Title: Bi Any Other Name: Bisexual People Speak Out
Author Name & Publisher: Lani Ka’ahumanu & Loraine Hutchins (Riverdale Avenue Books)
Publication Date & Length: September 23, 2015 – 436 pgs
“I am part of the generation that came of age when Bi Any Other Name was already in print. This groundbreaking anthology gave me the language, courage and sense of community I needed as a young queer woman.” —Daisy Hernández, A Cup of Water Under My Bed
The 25th Anniversary Edition
Bi Any Other Name: Bisexual People Speak Out first debuted in 1991. This groundbreaking book helped catalyze a national movement for bisexual identity, justice and equality. Often dubbed “the bisexual bible,” Bi Any Other Name was on Lambda Book Review’s Top 100 GLBT Books of the 20th century and became a beloved reference text in many classrooms, doctors’ offices, libraries, and pulpits. A 2007 Mandarin translation was published in Taiwan. The new 2015 introduction of this book updates readers to the enormous changes the past quarter century has brought – for bi people, the larger society and the sexual rights and liberation movement of which we are a part.
When did you know? How did you come out? What was your experience? The coming out stories in this book speak to the many ways bisexuals embrace realities outside rigid either/or categories throughout the passage of our lives. Everyday stories of women, men, transgender bisexuals, teenagers to octogenarians, from many different cultures and family arrangements. The fierce truth of these lives made visible puts a check on bisexual erasure, exposing the binary constructions of gay/straight and male/female as oversimplifications that reduce spectrums to mere opposites.
Caught between the mainstream culture’s persistent discounting of bisexuality, the sensationalizing characterizations presented in media, and the sexual liberation movement’s continual disregard of bisexuality as a serious identity, bisexual people are often not seen or heard when they speak out. There is a vital need for these earnest voices to be heard in the new century. Enormous cultural changes have occurred in the past 25 years, yes, but understanding bisexualities has just begun.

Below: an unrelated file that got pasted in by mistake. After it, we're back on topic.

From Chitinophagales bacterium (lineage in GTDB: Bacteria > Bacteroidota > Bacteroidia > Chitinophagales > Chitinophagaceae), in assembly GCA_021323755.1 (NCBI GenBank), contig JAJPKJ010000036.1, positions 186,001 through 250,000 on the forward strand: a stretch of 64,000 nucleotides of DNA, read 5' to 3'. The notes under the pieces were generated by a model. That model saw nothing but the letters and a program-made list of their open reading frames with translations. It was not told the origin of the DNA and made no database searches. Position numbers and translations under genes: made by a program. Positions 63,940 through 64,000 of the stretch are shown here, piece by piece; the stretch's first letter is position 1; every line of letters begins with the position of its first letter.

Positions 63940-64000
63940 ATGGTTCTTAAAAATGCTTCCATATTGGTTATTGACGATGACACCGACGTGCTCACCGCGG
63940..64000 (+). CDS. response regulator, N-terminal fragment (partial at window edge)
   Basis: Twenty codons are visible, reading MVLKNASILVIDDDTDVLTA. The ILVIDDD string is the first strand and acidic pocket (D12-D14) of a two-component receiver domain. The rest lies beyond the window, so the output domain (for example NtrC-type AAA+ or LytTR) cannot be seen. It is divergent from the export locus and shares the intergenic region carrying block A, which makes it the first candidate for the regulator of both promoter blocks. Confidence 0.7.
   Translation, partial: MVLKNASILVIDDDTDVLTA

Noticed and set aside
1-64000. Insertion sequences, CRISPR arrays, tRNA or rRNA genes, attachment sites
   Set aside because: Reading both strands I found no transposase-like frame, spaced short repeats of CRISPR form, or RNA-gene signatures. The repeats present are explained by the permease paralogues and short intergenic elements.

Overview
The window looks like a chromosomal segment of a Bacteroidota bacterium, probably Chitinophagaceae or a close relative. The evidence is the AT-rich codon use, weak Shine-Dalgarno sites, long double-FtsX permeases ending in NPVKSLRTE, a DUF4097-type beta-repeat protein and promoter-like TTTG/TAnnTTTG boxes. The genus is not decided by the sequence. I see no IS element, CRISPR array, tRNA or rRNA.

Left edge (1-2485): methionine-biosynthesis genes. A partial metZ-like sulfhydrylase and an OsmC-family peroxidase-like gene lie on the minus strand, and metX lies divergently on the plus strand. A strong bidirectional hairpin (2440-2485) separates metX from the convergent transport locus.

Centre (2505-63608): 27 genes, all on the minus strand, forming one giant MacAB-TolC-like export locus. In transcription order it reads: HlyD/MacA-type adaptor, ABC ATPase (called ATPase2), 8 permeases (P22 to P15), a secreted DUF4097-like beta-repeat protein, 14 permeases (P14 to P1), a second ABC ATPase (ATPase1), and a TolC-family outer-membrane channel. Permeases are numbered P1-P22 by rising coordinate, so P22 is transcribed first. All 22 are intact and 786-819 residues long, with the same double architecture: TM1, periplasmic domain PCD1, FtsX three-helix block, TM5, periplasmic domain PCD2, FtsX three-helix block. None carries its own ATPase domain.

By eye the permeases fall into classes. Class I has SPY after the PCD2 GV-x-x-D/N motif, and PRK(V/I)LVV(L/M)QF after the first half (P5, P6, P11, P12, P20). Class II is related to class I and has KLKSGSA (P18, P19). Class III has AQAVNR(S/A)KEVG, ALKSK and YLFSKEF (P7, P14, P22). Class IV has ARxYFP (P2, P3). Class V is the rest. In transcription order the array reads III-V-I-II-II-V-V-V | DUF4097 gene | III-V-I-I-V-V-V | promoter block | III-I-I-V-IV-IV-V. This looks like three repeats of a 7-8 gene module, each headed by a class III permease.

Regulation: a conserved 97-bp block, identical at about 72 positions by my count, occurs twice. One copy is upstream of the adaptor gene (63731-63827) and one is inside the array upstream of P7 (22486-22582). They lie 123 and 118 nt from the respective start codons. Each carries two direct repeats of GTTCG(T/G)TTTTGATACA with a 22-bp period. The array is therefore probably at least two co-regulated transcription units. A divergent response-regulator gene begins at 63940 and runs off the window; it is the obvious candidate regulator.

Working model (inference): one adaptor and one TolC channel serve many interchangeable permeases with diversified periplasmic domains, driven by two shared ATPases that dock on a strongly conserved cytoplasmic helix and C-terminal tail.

One of the things that struck me is that as a person who has only recently connected with the community, I still found so many way in which the stories resonated. While the world has changed–and new ways of looking at sex and love have emerged–a lot of things have remained the same.
The book is divided into sections, each addressing a different aspect of bi life. These are deeply personal stories about relationships and love and navigating the world. Most people will be able to find something in here to relate to.
Some readers may be surprised both by places where gender-inclusive language is used to describe attractions and by places where it is not. Be aware going in that there is a wide range of perspectives represented, and no one experience should be used to measure an entire vast community of people. Nor should any one story be used as “proof” of what the bisexual community is or is not.
I am simply blown away by the time, effort, and care given to putting this collection together. What a fitting way to celebrate twenty years! Many thanks to all the people who devoted themselves to this project, particularly Lani and Loraine.
5 stars (and I fervent wish that I could give it more)